The Government of British Columbia, the City of Quesnel and local and regional service providers continue to work collaboratively to offer a number of programs and services to minimize the impacts of the Canfor mill closure expected the week of March 17, 2014.

The province and the city are working with partner agencies including Quesnel Community Economic Development Corporation (QCEDC), WorkBC (Quesnel Employment Services), Northern Development Initiative Trust (NDIT) and the Cariboo Chilcotin Beetle Action Coalition (CCBAC) to support worker transition and skills retraining, by:

· Connecting workers with other opportunities in the community and region;

Providing workers with skills training and retraining through the Northern Skills Training Pilot Program;

· Sponsoring the city and QCEDC to help prioritize and action economic development projects;

· Hosting an economic development for local leaders workshop on March 27, 2014, and a land development workshop later in the spring in Quesnel;

· Organizing a job fair on April 3, 2014;

· Organizing a business walk on March 26, 2014, to support small business

Supports already provided to help workers and the community include:

· Established a worker transition team to co-ordinate support for the impacted workers and the community.

· Produced a Community Resource Guide providing key information on employment, community and social services, job skills and retraining, and financial services available in Quesnel. Led by the City of Quesnel and funded by the province, this guide is available on the City’s website:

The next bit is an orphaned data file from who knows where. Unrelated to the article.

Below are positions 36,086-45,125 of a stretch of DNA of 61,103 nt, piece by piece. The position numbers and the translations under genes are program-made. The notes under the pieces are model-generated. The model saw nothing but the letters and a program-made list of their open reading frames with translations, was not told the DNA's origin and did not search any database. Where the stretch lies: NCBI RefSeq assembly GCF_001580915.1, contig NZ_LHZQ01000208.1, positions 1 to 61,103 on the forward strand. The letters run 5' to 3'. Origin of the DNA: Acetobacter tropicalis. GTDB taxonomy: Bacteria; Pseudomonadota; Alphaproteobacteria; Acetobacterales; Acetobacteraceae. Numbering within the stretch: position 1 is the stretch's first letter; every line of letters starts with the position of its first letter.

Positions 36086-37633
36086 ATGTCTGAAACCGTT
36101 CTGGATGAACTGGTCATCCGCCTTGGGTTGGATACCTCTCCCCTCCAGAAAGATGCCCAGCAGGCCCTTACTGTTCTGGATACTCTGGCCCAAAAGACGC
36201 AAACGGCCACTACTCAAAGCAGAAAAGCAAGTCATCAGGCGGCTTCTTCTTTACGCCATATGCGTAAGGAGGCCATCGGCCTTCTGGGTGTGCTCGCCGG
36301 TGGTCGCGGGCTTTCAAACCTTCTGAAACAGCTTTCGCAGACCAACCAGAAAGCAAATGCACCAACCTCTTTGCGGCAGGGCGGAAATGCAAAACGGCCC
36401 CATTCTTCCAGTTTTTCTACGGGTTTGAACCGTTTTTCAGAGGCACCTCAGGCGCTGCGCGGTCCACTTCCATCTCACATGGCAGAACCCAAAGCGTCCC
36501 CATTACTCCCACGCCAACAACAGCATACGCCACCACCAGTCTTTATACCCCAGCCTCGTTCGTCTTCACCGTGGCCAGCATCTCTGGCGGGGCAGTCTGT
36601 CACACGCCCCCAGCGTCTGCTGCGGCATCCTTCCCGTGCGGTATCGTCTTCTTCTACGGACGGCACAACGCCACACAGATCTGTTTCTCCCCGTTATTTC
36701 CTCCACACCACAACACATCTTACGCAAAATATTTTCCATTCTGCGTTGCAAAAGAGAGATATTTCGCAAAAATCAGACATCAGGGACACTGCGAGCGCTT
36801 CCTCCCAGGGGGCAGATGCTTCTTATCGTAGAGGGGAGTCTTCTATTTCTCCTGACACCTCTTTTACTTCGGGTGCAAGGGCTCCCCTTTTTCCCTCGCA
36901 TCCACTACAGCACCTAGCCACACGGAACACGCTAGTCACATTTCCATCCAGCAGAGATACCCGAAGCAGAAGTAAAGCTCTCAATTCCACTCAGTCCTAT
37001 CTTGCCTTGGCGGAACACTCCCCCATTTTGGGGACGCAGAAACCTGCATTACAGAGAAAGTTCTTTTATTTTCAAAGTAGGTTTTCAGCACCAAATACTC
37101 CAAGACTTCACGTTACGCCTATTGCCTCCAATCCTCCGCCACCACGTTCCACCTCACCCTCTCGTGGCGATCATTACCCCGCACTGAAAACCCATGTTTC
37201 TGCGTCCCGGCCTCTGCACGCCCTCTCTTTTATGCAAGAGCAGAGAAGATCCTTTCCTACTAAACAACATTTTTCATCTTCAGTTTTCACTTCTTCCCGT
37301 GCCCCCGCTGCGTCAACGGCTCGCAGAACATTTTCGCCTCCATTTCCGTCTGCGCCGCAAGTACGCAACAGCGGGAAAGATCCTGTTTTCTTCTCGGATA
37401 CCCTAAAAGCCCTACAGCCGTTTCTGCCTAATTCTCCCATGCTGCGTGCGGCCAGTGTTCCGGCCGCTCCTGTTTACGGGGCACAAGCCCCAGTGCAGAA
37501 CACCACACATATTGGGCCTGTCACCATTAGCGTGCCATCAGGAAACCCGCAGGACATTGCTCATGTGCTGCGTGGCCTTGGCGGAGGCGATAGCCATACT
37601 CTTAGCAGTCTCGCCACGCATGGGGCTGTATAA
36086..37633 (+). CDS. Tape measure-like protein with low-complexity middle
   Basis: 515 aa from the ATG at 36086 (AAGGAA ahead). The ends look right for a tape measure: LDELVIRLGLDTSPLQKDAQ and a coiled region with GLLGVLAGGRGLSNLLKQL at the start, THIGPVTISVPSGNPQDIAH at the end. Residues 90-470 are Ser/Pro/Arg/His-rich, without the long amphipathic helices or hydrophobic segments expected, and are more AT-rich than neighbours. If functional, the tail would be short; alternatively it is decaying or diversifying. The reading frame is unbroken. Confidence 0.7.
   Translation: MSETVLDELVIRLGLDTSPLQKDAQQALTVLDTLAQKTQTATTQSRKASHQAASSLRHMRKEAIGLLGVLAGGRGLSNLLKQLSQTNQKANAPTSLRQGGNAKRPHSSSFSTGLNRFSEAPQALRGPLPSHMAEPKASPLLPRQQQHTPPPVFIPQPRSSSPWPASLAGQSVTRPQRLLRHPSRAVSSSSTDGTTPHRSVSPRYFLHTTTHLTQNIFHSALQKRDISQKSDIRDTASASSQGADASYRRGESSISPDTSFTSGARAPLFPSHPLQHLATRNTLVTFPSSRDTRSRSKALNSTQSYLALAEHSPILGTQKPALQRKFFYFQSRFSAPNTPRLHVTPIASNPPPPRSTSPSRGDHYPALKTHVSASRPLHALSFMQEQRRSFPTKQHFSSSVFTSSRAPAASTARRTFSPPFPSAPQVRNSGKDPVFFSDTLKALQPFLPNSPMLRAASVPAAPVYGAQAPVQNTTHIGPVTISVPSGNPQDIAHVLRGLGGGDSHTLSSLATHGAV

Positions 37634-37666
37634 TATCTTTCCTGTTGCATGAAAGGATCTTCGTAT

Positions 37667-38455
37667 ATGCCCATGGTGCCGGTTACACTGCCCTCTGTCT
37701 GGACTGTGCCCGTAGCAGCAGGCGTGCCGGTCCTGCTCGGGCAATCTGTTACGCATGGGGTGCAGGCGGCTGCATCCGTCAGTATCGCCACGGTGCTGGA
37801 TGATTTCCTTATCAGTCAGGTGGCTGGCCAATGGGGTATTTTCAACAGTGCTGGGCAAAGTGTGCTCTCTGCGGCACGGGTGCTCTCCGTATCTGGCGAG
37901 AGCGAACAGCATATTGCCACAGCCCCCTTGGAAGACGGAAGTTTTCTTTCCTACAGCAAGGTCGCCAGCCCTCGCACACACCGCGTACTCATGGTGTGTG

· Hosted an Open House on Nov. 27, 2013, led by the City of Quesnel, to provide an opportunity for impacted employees and community members to obtain information on training and education opportunities, economic development and entrepreneurship as well as available community services.

· Hosted on-site information sessions in December 2013 through Quesnel Employment Services and Service Canada, with additional sessions taking place this week.

Local MLA Coralee Oakes says:

“I am incredibly impressed by the resilience and determination of Quesnel; setting actions in motion immediately following the closure announcement based on planning completed by the municipality, regional district, economic development corporation and many community partners. Our government is committed to continuing our work with the Regional Economic Collaborative to determine new economic priorities for the region and provide support and tools for the impacted workers both on and off site. We are working hard to find a new path for economic growth and development in the Cariboo ensuring Quesnel and surrounding communities will have a bright and prosperous future.”

While Minister of Jobs, Tourism and Skills Training - the Hon. Shirley Bond says:

“The City of Quesnel has shown leadership and determination in guiding the community through this challenge. The province sent in its support team as soon as we learned of the pending mill closure to work side by side with the city to explore ways to mitigate impacts on workers, their families, contractors and the community.”

Finally - Mary Sjostrom, the Mayor of Quesnel stated: